This is the second installment of a series on preaching and youth ministry. Gurus of student ministry focus on many important aspects of ministry, but this is one that is often forgotten, unless the discussion centers upon the proper length of a sermon or how to keep teenagers’ attention. The first installment discussed the need for youth pastors to preach through whole books of the Bible. Today, we turn our sights to the topic of bible studies developed in and for other churches.
The number of Bible studies targeting students is practically infinite. Actually, as a youth minister, it would be possible to preach solely from published series for the rest of your life without even scratching the surface of the mass of material available. This is quite trendy in student ministry nowadays. Studies produced by the likes of Giglio and Orange can be found in youth services across the country– maybe even the world.
Today, I would like to encourage student ministers to drop the manufactured study and commit to developing your own studies for the ministry God has entrusted to you. I’ll just give you two reasons:
First, the producers of these studies don’t know your people. They may know teenagers in general, but they are not familiar with the youth in your town and at your church. While the universal message for teenagers should be the gospel of Jesus Christ, this glorious truth can be presented in different forms, depending on the setting. Only you know which points need to be emphasized due to a group’s misshaped theology or which illustrations will resonate with the students in your ministry. Therefore, don’t depend on materials written for churches in other contexts. Just because it worked in Atlanta doesn’t mean that it will work in Paducah, Kentucky. You have much more insight into the lives of your church’s teenagers than some other youth leader thousands of miles away. Thus, it only makes sense to use your knowledge of the group to effectively communicate the truths of Scripture.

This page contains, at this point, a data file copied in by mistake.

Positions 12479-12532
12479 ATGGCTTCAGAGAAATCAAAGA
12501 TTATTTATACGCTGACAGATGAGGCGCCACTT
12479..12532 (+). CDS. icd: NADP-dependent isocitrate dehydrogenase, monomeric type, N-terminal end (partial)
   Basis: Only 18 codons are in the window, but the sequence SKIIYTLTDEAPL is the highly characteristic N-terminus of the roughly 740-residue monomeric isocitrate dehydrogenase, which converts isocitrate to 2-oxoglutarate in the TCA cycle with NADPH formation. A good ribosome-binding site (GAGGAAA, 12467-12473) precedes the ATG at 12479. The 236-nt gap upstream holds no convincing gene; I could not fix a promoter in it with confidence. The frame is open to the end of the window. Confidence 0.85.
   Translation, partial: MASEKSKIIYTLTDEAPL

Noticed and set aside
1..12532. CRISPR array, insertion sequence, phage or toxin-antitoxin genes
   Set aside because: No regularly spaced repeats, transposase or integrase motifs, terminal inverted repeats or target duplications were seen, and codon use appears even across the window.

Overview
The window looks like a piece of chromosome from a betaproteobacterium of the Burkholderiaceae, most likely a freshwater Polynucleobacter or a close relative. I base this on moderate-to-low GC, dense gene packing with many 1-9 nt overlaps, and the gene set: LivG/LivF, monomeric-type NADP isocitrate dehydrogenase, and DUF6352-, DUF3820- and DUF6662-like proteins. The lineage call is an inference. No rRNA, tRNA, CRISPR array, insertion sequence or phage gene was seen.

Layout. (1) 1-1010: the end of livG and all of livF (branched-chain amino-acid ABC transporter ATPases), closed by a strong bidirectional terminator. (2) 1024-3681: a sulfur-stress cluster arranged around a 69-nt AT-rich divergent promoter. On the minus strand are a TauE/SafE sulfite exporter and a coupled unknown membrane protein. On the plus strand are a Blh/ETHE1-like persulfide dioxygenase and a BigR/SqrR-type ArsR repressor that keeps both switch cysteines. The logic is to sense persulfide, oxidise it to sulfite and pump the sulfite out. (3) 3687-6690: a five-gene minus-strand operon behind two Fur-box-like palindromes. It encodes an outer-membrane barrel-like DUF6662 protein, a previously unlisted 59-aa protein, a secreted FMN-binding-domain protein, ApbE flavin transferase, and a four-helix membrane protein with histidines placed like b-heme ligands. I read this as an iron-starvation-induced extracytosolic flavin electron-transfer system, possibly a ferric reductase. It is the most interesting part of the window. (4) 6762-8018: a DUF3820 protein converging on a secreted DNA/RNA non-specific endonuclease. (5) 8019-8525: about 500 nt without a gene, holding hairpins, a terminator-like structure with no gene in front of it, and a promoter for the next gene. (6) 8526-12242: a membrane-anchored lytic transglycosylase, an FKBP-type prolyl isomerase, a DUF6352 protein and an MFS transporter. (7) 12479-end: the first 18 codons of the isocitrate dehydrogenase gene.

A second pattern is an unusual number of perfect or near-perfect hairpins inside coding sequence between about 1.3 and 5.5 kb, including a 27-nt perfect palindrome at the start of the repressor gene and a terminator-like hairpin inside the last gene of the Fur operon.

Secondly, God placed you at the church to preach and teach, not Louie Giglio or Doug Fields. Now, the church may wish that they had Giglio instead of you, but they don’t. They have you. Regardless if you’re a phenomenal preacher or “eh, just ok,” God has sovereignly placed you at that church to shepherd those whom He has graciously given you. Therefore, don’t rely on the spiritual gifts of other ministers to build your local church. Sure, it’s a great idea to learn from those pastors and youth pastors, but that is far from depending on their materials to feed the sheep. Allow God to use the gifts He’s given you to build His body.
The next time you’re planning your teaching series for the youth group do something wild. Resist the urge to order the newest and hottest Bible study. Pray that the Holy Spirit would give you understanding into the Word which He inspired to be written so long ago. Then, crack open the Bible to a passage with pen and paper in hand, and do the tough yet rewarding work of biblical exegesis.
You may never be asked to headline a conference or preach in front of thousands, but you are God’s man for the task. Youth pastor, live out your calling. Preach the Word.